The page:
Characterization and quantification of path dependency in landslide susceptibility
Geomorphology, Volume 292, 1 September 2017, Pages 16-24
Jalal Samia, Arnaud Temme, Arnold Bregt, Jakob Wallinga, Fausto Guzzetti, Francesca Ardizzone, Mauro Rossi
Abstract:Landslides cause major environmental damage, economic losses and casualties. Although susceptibility to landsliding is usually considered an exclusively location-specific phenomenon, indications exist that landslide history co-determines susceptibility to future landslides. In this contribution, we quantified the role of landslide path dependency (the effect of landslides on landslides) using a multi-temporal landslide inventory from Italy. The fraction of landslides following earlier landslides in the same location exhibited an exponential decay, with susceptibility increasing 15-fold right after an initial landslide, and returning to pre-landslide values after about 25 years. We investigated the role of the geometry and location of a previous landslide for the occurrence of follow-up landslides. Larger landslides are more likely to cause follow-up landslides. Also landslide shape, topographic wetness index, the vertical distance to the nearest channel network, the absolute profile curvature and relative slope position of an earlier landslide, however, are important in predicting whether a follow-up landslide occurs. Combined in a binary logistic model, these attributes correctly predict 60% of times whether a landslide will be followed-up. These findings open the way for time-variant mapping of susceptibility to landslides, by including the effect of the spatio-temporal history of landsliding on susceptibility.
A 3D model for rain-induced landslides based on molecular dynamics with fractal and fractional water diffusion
Communications in Nonlinear Science and Numerical Simulation, Volume 50, September 2017, Pages 311-329
Gianluca Martelloni, Franco Bagnoli, Alessio Guarino
Abstract:We present a three-dimensional model of rain-induced landslides, based on cohesive spherical particles. The rainwater infiltration into the soil follows either the fractional or the fractal diffusion equations. We analytically solve the fractal partial differential equation (PDE) for diffusion with particular boundary conditions to simulate a rainfall event. We developed a numerical integration scheme for the PDE, compared with the analytical solution. We adapt the fractal diffusion equation obtaining the gravimetric water content that we use as input of a triggering scheme based on Mohr-Coulomb limit-equilibrium criterion. This triggering is then complemented by a standard molecular dynamics algorithm, with an interaction force inspired by the Lennard–Jones potential, to update the positions and velocities of particles. We present our results for homogeneous and heterogeneous systems, i.e., systems composed by particles with same or different radius, respectively. Interestingly, in the heterogeneous case, we observe segregation effects due to the different volume of the particles. Finally, we analyze the parameter sensibility both for the triggering and the propagation phases. Our simulations confirm the results of a previous two-dimensional model and therefore the feasible applicability to real cases.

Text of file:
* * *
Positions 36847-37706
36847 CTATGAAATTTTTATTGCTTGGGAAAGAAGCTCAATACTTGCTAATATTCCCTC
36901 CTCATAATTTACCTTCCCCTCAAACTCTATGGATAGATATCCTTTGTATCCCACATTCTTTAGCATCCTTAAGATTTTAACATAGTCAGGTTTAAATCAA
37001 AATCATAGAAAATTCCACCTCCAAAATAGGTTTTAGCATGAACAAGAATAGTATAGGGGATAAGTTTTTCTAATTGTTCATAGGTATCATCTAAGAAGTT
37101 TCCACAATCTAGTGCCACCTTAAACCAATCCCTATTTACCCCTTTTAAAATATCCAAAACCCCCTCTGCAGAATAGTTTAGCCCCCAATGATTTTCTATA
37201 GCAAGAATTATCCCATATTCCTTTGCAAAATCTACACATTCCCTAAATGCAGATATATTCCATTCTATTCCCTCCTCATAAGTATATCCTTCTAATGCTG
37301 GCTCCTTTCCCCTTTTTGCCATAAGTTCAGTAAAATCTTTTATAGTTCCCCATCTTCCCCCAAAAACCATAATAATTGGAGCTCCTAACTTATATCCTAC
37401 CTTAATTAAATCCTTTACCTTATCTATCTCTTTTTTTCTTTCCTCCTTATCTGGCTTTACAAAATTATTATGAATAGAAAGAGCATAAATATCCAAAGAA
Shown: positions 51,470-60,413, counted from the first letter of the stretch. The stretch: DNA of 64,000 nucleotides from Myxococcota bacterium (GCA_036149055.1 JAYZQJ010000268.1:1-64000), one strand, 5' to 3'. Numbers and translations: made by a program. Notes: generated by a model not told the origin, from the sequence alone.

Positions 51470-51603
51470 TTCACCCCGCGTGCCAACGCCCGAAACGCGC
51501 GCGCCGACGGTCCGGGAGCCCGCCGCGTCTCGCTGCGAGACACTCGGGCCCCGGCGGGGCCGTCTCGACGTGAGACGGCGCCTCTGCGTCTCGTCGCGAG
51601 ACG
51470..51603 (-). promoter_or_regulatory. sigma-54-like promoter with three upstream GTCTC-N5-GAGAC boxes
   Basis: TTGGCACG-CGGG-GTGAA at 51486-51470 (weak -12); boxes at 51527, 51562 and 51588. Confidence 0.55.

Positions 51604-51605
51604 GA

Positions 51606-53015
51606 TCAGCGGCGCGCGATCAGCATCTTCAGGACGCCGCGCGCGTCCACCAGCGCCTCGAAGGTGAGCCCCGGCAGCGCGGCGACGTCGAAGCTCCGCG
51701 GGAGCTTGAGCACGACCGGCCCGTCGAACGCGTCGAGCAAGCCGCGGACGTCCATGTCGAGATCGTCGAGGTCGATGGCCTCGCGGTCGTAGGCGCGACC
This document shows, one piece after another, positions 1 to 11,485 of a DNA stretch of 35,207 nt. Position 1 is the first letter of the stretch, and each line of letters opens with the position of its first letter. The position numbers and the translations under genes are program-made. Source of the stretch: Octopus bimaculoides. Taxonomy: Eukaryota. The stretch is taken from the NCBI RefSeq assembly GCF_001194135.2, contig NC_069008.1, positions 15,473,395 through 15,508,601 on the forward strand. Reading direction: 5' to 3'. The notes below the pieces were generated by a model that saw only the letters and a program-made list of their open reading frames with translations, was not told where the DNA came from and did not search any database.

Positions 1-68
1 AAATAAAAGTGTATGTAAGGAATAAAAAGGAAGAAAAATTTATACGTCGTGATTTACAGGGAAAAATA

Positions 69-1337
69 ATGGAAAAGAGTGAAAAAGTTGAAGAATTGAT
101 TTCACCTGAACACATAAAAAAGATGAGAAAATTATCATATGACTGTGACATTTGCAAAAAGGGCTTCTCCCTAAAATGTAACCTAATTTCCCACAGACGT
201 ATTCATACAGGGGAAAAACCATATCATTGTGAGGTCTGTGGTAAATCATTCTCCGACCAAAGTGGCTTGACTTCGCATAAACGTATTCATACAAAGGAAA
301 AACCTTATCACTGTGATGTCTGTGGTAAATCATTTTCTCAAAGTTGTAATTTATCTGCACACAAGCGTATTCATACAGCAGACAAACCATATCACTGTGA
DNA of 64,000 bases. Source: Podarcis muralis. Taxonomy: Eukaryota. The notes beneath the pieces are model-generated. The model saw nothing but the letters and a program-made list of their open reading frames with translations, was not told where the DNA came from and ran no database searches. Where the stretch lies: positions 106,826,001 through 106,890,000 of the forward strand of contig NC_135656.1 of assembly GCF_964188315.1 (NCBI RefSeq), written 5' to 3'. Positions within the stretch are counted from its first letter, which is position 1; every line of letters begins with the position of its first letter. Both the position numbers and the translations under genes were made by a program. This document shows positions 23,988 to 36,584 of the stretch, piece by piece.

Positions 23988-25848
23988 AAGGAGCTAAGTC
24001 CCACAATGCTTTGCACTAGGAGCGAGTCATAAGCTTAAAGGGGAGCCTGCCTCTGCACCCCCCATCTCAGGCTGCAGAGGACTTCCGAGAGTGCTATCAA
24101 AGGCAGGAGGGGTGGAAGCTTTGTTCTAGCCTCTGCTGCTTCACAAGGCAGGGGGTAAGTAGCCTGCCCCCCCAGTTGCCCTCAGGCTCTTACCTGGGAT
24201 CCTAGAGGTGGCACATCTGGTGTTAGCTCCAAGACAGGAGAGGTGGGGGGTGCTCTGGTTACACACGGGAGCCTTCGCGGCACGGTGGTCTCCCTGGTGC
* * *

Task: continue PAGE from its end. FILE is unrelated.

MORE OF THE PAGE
A spatio-temporal landslide inventory for the NW of Spain: BAPA database
Geomorphology, Volume 293, Part A, 15 September 2017, Pages 11-23
Pablo Valenzuela, María José Domínguez-Cuesta, Manuel Antonio Mora García, Montserrat Jiménez-Sánchez
Abstract:A landslide database has been created for the Principality of Asturias, NW Spain: the BAPA (Base de datos de Argayos del Principado de Asturias – Principality of Asturias Landslide Database). Data collection is mainly performed through searching local newspaper archives. Moreover, a BAPA App and a BAPA website (http://geol.uniovi.es/BAPA) have been developed to obtain additional information from citizens and institutions. Presently, the dataset covers the period 1980–2015, recording 2063 individual landslides. The use of free cartographic servers, such as Google Maps, Google Street View and Iberpix (Government of Spain), combined with the spatial descriptions and pictures contained in the press news, makes it possible to assess different levels of spatial accuracy. In the database, 59% of the records show an exact spatial location, and 51% of the records provided accurate dates, showing the usefulness of press archives as temporal records. Thus, 32% of the landslides show the highest spatial and temporal accuracy levels. The database also gathers information about the type and characteristics of the landslides, the triggering factors and the damage and costs caused. Field work was conducted to validate the methodology used in assessing the spatial location, temporal occurrence and characteristics of the landslides.